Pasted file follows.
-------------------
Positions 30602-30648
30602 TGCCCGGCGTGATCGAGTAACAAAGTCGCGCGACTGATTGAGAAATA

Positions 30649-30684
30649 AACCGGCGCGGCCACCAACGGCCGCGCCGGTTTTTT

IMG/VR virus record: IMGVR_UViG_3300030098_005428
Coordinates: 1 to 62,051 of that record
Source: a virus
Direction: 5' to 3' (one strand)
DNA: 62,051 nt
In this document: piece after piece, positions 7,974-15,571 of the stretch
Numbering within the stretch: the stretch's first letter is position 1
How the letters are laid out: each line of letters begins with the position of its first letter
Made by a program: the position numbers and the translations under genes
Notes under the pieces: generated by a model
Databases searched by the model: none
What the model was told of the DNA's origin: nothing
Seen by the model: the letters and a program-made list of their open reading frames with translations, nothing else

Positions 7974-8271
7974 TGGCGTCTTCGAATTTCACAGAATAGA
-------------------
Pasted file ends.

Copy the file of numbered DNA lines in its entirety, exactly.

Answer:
Positions 30602-30648
30602 TGCCCGGCGTGATCGAGTAACAAAGTCGCGCGACTGATTGAGAAATA

Positions 30649-30684
30649 AACCGGCGCGGCCACCAACGGCCGCGCCGGTTTTTT

IMG/VR virus record: IMGVR_UViG_3300030098_005428
Coordinates: 1 to 62,051 of that record
Source: a virus
Direction: 5' to 3' (one strand)
DNA: 62,051 nt
In this document: piece after piece, positions 7,974-15,571 of the stretch
Numbering within the stretch: the stretch's first letter is position 1
How the letters are laid out: each line of letters begins with the position of its first letter
Made by a program: the position numbers and the translations under genes
Notes under the pieces: generated by a model
Databases searched by the model: none
What the model was told of the DNA's origin: nothing
Seen by the model: the letters and a program-made list of their open reading frames with translations, nothing else

Positions 7974-8271
7974 TGGCGTCTTCGAATTTCACAGAATAGA